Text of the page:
Data Is Plural

... is a weekly newsletter of useful/curious datasets.

2024.07.10 edition

Federal inmate complaints, corporate AI activity, East Asia building outlines, US coral reefs, and ancient shipwrecks.

Federal inmate complaints. The Federal Bureau of Prisons’ Administrative Remedy Program “allow[s] an inmate to seek formal review of an issue relating to any aspect of his/her own confinement.” In October 2022, the Data Liberation Project (which, disclosure, I run) filed a FOIA request seeking records from the agency database that tracks those complaints. In response, BOP last month provided data on 1.78 million complaint and appeal submissions filed from January 2000 through late May 2024, spanning nearly 1 million distinct cases. The records, published yesterday with the help of volunteers, indicate when each filing was received, its relevant case number, complaint subject, facility where the issue occurred, case status, status update date, reasons for rejection/closure, and other details.

Corporate AI activity. The Private-Sector AI Indicators dataset, from Georgetown University’s Emerging Technology Observatory, provides “a diverse range of indicators of AI-related activity for hundreds of companies worldwide, from startups to multinationals.” For each of the 670+ companies included, the dataset counts the number of AI-related research articles published by its employees (disaggregated by topic), AI-related patents filed (by application area and use-case), and workforce (overall and those estimated to be AI-involved). It also lists each company’s main location, sector, growth stage, and description, as well as aliases, stock listings, and identifiers in several external data sources. See also: An interactive version of the database. [h/t Zach Arnold]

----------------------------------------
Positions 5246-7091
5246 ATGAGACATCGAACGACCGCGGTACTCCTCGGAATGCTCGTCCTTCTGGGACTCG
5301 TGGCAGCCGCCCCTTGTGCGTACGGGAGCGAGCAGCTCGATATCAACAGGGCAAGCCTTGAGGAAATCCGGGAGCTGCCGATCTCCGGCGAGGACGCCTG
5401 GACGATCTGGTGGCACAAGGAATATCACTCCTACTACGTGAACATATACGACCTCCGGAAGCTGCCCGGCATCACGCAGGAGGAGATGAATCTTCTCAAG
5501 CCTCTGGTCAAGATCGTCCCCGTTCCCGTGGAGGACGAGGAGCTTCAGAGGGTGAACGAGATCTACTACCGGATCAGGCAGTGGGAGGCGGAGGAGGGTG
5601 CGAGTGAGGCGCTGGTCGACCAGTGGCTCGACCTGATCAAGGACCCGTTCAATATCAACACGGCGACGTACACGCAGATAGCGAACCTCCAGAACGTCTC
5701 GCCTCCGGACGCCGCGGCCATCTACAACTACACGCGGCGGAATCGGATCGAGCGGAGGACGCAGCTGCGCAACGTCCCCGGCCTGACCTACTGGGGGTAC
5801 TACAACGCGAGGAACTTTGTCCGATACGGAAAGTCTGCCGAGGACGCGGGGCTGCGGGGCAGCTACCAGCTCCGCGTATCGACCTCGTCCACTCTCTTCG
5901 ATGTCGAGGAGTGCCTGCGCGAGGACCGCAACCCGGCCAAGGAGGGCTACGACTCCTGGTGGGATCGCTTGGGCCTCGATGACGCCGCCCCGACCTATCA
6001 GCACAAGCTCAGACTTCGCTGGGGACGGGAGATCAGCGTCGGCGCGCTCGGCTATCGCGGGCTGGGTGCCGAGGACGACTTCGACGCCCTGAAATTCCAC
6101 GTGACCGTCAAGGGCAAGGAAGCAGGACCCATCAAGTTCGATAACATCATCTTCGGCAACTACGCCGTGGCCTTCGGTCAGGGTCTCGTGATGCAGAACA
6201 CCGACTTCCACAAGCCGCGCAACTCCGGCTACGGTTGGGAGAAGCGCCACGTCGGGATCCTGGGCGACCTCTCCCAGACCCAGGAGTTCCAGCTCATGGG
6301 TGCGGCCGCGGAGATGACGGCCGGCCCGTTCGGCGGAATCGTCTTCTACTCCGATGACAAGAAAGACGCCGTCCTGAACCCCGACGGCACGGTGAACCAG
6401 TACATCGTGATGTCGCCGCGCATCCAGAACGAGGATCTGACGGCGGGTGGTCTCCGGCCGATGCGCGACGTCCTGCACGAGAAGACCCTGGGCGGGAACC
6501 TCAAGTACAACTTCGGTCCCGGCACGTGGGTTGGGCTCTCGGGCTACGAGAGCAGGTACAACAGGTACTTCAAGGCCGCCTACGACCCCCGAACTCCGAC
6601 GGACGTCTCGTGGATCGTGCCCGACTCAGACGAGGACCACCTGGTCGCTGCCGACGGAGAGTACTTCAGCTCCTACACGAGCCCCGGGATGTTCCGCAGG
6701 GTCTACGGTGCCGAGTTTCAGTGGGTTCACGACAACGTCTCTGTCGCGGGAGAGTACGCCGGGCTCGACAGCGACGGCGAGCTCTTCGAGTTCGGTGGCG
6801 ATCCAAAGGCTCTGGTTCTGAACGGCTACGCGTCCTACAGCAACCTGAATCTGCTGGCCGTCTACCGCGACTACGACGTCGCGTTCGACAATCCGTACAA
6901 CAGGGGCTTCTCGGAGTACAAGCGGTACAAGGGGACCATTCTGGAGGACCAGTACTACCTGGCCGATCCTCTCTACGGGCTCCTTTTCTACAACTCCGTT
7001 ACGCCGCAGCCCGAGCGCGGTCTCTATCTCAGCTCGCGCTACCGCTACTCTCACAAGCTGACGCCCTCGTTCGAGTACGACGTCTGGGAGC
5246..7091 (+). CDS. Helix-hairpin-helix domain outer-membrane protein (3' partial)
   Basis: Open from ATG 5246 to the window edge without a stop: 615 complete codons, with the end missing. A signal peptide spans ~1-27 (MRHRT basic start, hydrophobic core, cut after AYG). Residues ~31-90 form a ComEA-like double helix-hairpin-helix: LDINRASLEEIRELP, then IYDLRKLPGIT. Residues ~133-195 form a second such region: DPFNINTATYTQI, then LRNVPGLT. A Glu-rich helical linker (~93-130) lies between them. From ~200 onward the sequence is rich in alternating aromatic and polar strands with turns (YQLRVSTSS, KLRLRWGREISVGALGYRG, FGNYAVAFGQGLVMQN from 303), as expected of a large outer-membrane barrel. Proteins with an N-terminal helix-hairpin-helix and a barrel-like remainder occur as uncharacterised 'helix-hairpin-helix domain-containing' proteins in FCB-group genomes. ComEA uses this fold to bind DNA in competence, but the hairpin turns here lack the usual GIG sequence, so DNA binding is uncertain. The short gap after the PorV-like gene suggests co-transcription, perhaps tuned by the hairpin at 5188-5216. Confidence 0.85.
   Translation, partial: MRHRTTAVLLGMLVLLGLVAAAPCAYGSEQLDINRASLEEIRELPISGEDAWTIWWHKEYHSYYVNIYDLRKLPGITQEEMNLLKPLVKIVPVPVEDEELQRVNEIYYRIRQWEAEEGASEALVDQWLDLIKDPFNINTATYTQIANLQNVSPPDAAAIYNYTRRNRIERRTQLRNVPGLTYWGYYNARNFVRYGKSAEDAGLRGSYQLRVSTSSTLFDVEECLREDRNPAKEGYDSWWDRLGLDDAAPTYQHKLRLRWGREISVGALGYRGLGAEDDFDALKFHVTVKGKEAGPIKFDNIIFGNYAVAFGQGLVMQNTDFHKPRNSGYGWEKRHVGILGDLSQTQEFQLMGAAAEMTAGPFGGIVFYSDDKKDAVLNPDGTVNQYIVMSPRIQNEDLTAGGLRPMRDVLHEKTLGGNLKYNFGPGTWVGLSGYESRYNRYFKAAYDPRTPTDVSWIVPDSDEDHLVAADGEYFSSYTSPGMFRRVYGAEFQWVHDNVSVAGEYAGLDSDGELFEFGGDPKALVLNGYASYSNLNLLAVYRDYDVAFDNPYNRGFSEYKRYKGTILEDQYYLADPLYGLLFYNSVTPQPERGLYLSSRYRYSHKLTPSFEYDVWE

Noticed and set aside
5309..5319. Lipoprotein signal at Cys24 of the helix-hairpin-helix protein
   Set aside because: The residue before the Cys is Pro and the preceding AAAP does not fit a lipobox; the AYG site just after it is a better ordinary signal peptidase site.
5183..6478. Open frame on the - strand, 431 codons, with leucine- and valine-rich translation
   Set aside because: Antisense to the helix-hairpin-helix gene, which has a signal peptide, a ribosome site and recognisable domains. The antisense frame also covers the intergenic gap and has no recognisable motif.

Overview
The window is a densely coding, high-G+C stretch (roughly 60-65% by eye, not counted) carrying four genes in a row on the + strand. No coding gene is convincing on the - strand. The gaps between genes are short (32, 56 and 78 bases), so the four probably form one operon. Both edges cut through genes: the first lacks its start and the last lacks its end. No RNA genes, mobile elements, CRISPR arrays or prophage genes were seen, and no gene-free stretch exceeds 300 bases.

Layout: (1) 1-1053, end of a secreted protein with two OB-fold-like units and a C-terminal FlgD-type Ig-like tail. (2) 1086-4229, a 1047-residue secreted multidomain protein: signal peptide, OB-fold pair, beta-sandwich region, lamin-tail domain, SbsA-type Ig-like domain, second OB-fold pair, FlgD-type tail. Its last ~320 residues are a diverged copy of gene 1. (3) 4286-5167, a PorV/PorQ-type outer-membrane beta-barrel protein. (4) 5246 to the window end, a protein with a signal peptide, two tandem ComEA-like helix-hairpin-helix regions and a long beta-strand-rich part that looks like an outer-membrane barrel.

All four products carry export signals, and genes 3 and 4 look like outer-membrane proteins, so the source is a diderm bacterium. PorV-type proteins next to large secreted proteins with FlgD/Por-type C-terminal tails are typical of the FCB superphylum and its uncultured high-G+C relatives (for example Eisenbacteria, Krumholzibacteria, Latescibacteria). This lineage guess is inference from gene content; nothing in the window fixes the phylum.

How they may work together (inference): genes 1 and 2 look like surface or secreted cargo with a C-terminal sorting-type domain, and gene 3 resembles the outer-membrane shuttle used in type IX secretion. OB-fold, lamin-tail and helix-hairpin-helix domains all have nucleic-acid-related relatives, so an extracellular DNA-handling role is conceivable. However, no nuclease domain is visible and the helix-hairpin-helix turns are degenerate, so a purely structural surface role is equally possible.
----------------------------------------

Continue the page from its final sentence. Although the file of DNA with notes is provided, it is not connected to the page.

East Asia building outlines. Recent years have seen the development of ambitious datasets that provide the outlines of buildings by the millions. For instance, from the archives: buildings in the US (DIP 2018.07.18), Africa (DIP 2021.08.25), and Canada and New Zealand (DIP 2019.09.25). In the Journal of Remote Sensing, however, Qian Shi et al. note a relative lack of such data for buildings in East Asia, which the authors attribute “to the more complex distribution of buildings and the scarcity of auxiliary data”. As an antidote, they’ve generated a dataset that outlines more than 280 million buildings in 2,800+ cities across China, Japan, South Korea, North Korea, and Mongolia.

US coral reefs. The National Coral Reef Monitoring Program collects scientific and socioeconomic/attitude survey data related to the coral reefs offshore of the continental United States, Hawaii, and US territories. It provides the data through public visualizations as well as download tools and raw files. The scientific data include species-level coral cover, colony density, bleaching prevalence, and disease rates; fish populations; water alkalinity and dissolved inorganic carbon levels; and more. [h/t Gary Price]

Ancient shipwrecks. The Summary Geodatabase of Shipwrecks 1500BCE-1500CE merges two catalogs of ancient wrecks: one from the Oxford Roman Economy Project and one from Harvard’s Mapping Past Societies project. Building on scholarly research by Toby Parker, Julia Strauss, and others, the combined effort includes 1,900+ known wrecks, listing (where known) their coordinates, depth, estimated time period when wrecked, year discovered, cargo, and more.